Wheatgrass - Agropyron spp.
Full sun, will tolerate some shade
Not fussy, but must be well-drained
Does best with some water, but very drought tolerant
Open habit, course textured. It does not form a dense, tight, turf and is best considered as an alternative lawn for a specific geographic areas
Wheatgrass (which has several winter hardy species including crested, fairway, and western wheatgrass) is a cool-season grass, some species of which are native to the arid plains of the upper Midwest and the intermountain region, an area where conventional lawn grasses have a hard time in the harsh conditions.
Wheatgrass is an adaptation of a tough native grass that has long been used as a forage and pasture grass grown for hay, to lawn use to provide an alternative lawn. Wheatgrass lawns can look rather different from traditional lawns, but they require less care and are better able to survive growing conditions without stress.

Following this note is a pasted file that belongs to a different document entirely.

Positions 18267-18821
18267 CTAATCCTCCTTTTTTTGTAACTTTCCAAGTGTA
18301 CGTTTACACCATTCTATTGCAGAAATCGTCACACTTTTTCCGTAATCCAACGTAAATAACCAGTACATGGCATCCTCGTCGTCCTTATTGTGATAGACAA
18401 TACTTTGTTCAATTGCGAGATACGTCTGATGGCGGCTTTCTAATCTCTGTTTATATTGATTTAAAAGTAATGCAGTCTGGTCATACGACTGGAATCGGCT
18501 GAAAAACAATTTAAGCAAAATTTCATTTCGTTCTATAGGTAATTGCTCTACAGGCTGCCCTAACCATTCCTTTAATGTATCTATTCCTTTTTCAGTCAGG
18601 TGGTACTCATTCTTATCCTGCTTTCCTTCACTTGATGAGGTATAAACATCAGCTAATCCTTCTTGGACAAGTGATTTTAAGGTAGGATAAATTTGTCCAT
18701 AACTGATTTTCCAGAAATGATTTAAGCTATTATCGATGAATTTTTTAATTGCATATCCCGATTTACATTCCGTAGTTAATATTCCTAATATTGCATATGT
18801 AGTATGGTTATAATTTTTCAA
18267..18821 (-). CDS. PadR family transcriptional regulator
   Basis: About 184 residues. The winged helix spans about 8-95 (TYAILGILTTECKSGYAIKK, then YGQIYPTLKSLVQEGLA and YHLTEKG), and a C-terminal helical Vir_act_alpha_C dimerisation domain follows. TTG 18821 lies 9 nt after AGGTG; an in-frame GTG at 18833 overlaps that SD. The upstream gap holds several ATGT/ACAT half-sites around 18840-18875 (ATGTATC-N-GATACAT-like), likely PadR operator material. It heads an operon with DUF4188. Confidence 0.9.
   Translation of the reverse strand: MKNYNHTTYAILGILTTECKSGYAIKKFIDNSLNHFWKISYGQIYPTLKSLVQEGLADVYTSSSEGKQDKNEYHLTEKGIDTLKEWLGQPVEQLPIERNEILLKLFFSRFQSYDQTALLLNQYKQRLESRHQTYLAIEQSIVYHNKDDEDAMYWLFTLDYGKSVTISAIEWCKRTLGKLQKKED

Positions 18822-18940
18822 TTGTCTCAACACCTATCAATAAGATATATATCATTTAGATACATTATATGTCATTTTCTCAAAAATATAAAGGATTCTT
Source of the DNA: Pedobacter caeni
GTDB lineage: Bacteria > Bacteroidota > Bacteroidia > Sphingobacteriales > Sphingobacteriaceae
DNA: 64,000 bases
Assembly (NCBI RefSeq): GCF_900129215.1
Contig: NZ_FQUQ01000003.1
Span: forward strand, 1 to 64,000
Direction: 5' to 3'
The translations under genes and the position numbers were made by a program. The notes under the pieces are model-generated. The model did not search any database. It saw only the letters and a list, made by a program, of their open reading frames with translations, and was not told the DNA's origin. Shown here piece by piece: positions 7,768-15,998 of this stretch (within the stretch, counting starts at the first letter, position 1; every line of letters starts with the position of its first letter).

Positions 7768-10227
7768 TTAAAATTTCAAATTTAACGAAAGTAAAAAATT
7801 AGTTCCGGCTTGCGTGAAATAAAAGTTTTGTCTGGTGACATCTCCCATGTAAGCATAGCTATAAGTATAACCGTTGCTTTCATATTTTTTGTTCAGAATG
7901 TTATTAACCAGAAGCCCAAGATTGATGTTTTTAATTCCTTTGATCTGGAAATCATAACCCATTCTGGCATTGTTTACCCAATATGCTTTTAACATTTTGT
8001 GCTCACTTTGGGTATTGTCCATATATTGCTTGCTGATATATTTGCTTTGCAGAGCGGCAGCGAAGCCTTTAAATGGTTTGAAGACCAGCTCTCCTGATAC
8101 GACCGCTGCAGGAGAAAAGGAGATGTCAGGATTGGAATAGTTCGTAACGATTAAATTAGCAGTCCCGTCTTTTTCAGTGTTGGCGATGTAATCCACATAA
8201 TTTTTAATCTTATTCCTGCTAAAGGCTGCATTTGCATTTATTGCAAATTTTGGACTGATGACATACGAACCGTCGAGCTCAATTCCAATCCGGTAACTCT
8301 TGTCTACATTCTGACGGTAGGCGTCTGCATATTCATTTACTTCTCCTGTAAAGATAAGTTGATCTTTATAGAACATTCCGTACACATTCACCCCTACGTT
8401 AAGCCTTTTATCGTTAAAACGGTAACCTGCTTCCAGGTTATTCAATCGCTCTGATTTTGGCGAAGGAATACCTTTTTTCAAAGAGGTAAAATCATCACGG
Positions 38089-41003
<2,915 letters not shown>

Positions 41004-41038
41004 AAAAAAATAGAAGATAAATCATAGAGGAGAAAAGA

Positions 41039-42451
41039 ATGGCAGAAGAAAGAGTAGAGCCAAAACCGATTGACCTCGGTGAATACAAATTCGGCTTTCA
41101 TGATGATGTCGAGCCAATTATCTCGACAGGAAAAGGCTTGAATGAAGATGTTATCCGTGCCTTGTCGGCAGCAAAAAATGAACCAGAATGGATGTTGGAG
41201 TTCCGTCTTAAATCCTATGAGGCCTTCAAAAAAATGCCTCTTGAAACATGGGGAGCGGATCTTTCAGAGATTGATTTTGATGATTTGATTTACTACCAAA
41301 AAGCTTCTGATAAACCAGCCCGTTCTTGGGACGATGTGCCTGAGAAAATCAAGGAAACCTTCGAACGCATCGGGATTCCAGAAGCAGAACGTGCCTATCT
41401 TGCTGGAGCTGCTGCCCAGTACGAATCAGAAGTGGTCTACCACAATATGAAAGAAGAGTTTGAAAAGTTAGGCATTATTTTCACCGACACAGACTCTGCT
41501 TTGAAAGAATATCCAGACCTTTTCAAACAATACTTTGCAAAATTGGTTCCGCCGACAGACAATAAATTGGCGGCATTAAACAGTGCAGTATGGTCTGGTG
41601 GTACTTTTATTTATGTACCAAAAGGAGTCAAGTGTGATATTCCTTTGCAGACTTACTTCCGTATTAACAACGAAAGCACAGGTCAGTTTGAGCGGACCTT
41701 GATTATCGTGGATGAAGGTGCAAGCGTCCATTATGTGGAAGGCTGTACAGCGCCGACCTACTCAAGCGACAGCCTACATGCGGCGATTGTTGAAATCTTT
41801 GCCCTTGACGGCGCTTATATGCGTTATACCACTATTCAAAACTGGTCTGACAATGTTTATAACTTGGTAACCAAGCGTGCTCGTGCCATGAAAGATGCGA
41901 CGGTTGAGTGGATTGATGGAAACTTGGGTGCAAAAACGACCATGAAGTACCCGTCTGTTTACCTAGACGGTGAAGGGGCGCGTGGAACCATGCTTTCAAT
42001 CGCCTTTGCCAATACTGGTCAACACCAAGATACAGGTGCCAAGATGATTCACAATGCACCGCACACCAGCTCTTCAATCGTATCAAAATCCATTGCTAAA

Wheatgrass is tough and durable and able to survive drought and very cold winter conditions, and makes a decent turfgrass that wears well when not mown too short.
It needs little water, and if it turns brown from lack of moisture in the summer, it will green up quickly if watered. Wheatgrass also needs less fertilizer than other lawn grasses. It is best considered as an alternative lawn for specific geographic areas that have climates such as Montana, South and North Dakota, Wyoming, and central Canada.
Optimum Mowing Height: 2 to 3 inches (5 to 7.6 cm)
Makes a decent turfgrass that wears well when not mown too short, or don't cut it at all for a natural look.
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